The 16-year-old, second-generation racer from Phoenix completed an eventful first stint in the No. 42 Caterham Racing Zytek-Nissan prototype in the LM P2 class at around the three-hour mark. It was an adventure for the youngster, not through any fault of his own, but because of Mother Nature.
"It was going really well and I was having a lot of fun, and then it started raining," said McMurry, who races in the IMSA-sanctioned Cooper Tires Prototype Lites powered by Mazda series in the U.S. “I spun going through the left [turn] in The Esses [which is near the beginning of an 8.469-mile lap at Le Mans], because I still had dry tires on. Then, I had to get all the way back going, like, 40 miles an hour around the entire track. It was just crazy out there in the rain."
Think about that for a second. Here’s a 16-year-old kid in his first driving stint in his first 24 Hours of Le Mans – from Phoenix, where it almost never rains – who has been tasked with coaxing a prototype race car with slick tires around a nearly eight-and-a-half-mile circuit without hitting anything.
A somewhat minor spin was pretty good for McMurry, especially compared to a pair of front-running, factory-supported LM P1 prototypes that were effectively eliminated from contention when they crashed during the same rain storm. In fact, not only did McMurry manage to not hit anything, he got quicker as his stint continued.
"It's probably rained more here [in the last hour] than it did all year in Phoenix, so I don’t have a lot of experience," McMurry explained. “But they were saying I was running close to the leaders’ times in P2 at the end of my stint, when it was sort of mixed conditions."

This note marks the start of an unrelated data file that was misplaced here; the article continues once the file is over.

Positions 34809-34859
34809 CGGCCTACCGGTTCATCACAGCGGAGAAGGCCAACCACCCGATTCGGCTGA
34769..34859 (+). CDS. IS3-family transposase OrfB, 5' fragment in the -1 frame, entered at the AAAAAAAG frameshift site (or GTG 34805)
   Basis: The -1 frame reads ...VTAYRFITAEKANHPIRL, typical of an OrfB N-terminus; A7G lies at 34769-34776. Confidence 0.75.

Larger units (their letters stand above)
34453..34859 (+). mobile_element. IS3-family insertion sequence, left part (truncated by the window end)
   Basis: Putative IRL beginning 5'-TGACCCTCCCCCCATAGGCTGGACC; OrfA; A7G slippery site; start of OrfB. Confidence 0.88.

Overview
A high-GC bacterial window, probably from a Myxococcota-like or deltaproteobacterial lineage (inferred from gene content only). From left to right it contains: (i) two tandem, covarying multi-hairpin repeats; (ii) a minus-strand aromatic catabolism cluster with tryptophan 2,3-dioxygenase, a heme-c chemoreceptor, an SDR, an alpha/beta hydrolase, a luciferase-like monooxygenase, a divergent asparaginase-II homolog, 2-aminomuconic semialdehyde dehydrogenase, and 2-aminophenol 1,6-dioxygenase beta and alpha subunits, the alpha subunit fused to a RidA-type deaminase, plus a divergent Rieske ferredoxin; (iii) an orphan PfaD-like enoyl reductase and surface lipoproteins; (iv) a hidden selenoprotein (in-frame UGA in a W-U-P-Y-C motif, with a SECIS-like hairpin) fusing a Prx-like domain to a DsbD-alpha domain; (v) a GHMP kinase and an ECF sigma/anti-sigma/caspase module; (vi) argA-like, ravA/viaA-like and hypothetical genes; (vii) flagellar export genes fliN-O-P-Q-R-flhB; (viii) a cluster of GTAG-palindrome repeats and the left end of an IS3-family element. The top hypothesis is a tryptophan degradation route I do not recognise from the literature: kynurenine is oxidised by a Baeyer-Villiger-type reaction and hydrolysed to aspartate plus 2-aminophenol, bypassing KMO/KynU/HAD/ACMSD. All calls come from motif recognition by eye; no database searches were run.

McMurry is sharing the Le Mans ride with past American Le Mans Series P1 champion, Chris Dyson, and current IMSA Continental Tire SportsCar Challenge full-time racer Tom Kimber-Smith.
"I've got to say big thanks to Chris and to Tom," McMurry said. "They've just been helping me the whole time, alongside my coach, Gerardo [Bonilla]. We’re always looking at data and video with him."
Matt is the son of Chris McMurry, who made two previous starts in the 24 Hours of Le Mans, and also encountered a moment of rain in a driving stint. Once. The younger McMurry actually dealt with rain, saw the weather clear up and the track dry, only for another heavy shower to come along before he finally got out of the car.
A few minutes after his first driving stint, McMurry was still pondering the historical significance of eclipsing Mexican driver Ricardo Rodriguez, who was previously the youngest Le Mans racer at 17 years, 126 days on June 20, 1959. McMurry is 16 years, 202 days old.
“It’s sort of hardly set in," he said. “Just because of the rain, you’re just so focused on that, ‘cause there’s so much to be thinking about when you’re out the rain.
“But I’m glad we finally did it. It’s been so much work to get here."
McMurry then gave way to Dyson. He will drive a couple stints before handing the car over to Kimber-Smith for a couple stints of his own before McMurry gets back into the car.
“I don’t know exactly when I’m getting in the car, but it’ll either be dusk or it’ll be night out," he said. “Night isn’t as bad as rain."